Treating ulcerative colitis has two main goals: helping to subdue your flare-up and maintaining it so you have fewer flare-ups. Biologics are among the newest drugs available for treating ulcerative colitis. They can be especially helpful for those who haven’t found relief yet.
Biologics are a class of genetically engineered drugs that are made from living organisms. They help to suppress inflammation throughout your body by targeting proteins related to inflammation, like cytokines.
Corticosteroids suppress the entire immune system. Biologics are different from corticosteroids and other common treatments because they specifically target problematic proteins and enzymes.
Biologics are administered through IV infusion or injections at a doctor’s office or at home. The dosing schedule varies by medication. You can use them in combination with other treatments. A combination of biologics, steroids, and lifestyle changes is successful for many people.
There are four biologic medications currently FDA approved for the treatment of ulcerative colitis.
This is a monoclonal antibody that blocks an inflammation-causing protein called tumor necrosis factor alpha (TNF-α). It was originally approved for moderate to severe rheumatoid arthritis. More recently, it was approved for the treatment of moderate to severe ulcerative colitis. However, it has other indications including:
- Crohn’s disease
- plaque psoriasis
- hidradenitis suppurativa
- polyarticular juvenile idiopathic arthritis
- ankylosing spondylitis
This medication is given by injection, starting with 160 milligrams (mg). A 80-mg dose is given two weeks later. Injections of 40-mg are given every other week thereafter. These can be administered at home.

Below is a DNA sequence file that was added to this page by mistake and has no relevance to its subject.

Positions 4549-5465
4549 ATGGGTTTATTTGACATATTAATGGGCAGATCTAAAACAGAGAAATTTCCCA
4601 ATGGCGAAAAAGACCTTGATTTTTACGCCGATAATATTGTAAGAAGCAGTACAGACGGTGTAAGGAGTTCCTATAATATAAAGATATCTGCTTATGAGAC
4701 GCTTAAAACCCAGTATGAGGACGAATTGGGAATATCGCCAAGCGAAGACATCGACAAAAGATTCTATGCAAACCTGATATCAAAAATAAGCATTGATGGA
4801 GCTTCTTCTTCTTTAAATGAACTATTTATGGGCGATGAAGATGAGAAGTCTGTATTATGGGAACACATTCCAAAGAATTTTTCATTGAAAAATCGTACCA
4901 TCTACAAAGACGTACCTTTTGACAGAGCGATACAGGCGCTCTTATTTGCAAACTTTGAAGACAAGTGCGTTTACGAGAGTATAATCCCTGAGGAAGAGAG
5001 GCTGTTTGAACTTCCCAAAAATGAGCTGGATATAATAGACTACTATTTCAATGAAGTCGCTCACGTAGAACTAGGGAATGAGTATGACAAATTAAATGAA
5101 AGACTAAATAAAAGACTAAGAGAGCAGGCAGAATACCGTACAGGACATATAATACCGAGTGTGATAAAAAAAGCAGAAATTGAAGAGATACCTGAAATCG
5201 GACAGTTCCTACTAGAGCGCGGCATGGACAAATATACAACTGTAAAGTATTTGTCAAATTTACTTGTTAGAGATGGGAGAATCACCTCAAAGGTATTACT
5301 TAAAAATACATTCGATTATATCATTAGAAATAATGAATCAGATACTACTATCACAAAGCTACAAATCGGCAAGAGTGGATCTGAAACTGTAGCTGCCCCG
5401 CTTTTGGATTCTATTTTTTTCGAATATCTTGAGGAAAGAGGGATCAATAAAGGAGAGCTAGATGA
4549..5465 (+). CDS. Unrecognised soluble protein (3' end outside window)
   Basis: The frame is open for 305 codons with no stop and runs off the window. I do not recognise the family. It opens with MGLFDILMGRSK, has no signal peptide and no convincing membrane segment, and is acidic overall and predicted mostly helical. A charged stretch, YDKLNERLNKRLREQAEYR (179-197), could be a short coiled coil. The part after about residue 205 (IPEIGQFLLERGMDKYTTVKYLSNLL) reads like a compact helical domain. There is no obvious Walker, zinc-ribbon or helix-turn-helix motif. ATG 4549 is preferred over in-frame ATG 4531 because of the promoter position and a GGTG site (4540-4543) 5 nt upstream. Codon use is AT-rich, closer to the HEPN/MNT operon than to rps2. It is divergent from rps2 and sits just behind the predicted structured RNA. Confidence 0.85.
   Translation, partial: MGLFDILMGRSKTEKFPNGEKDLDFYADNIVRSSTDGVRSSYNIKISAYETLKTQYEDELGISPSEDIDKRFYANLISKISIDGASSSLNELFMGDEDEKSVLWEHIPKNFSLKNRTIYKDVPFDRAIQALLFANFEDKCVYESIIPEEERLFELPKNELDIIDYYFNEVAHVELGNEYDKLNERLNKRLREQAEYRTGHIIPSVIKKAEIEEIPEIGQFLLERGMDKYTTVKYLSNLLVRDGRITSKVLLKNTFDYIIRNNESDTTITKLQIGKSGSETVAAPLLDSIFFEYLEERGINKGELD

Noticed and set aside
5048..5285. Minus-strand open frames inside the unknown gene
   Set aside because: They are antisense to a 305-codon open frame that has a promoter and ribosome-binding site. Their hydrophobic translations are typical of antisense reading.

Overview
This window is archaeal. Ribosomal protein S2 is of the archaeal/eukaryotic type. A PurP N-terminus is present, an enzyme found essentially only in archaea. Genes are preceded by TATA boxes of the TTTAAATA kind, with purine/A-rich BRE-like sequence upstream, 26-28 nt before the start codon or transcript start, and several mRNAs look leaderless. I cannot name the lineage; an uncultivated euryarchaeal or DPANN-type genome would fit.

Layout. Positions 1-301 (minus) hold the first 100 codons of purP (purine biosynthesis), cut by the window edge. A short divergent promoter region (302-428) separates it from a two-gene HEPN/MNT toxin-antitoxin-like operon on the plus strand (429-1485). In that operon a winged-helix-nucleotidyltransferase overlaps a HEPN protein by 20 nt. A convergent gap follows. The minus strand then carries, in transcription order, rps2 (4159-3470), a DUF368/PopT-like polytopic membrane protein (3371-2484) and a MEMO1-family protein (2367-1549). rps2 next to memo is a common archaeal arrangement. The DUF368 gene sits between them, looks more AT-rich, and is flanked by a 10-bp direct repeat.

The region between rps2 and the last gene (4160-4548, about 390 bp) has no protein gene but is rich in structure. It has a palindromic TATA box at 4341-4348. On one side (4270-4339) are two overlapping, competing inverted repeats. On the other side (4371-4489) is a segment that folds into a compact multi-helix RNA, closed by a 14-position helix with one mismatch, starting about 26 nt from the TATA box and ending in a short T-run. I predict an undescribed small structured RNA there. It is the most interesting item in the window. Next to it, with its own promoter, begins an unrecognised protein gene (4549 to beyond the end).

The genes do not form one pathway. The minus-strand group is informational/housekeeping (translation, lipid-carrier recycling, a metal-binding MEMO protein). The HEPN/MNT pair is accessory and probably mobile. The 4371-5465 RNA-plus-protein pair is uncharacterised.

The drug is for adults who haven’t responded to treatments with immunosuppresants.
You can give yourself this injection or your doctor may give it to you.
Simponi may be right for you if you’re corticosteroid-dependant or if you’ve had a poor response to other medications.
This medication is given by injection, starting with a 200-mg dose. A 100-mg dose is given two weeks later. Injections of 100-mg are given every four weeks thereafter. They can be administered at home.
This medication is approved to treat moderate to severe ulcerative colitis in those who haven’t responded well to other treatments. One IV dose is given to start. Another dose is given at week two, and another at week six. After that, it’s given once every eight weeks.
This medication is one of the most recently approved biologics on the market for ulcerative colitis. It’s also for those who haven’t been able to tolerate or didn’t respond to other treatments. It’s administered through a 30-minute IV infusion. One dose is given to start. Another dose is given at week two, and another at week six. After that, it’s given once every eight weeks.
Biologics may cause side effects. The most common side effects are redness, itching, bruising, and pain at the injection site.
Other possible side effects include:
- low blood pressure
- breathing difficulties
- stomach pain
- back pain
Biologics can interfere with your body’s ability to fight infection. Some serious infections that have been reported with their use include:
- tuberculosis (TB)
- a rare brain infection called progressive multifocal leukoencephalopathy (PML)
You’ll need to take a TB test before you start biologic therapy. Talk to your doctor immediately if you have any sign of infection while taking one of these medications.
Biologics may increase your risk of developing certain cancers, including lymphoma. You shouldn’t take biologics if you suffer from heart failure or liver disease.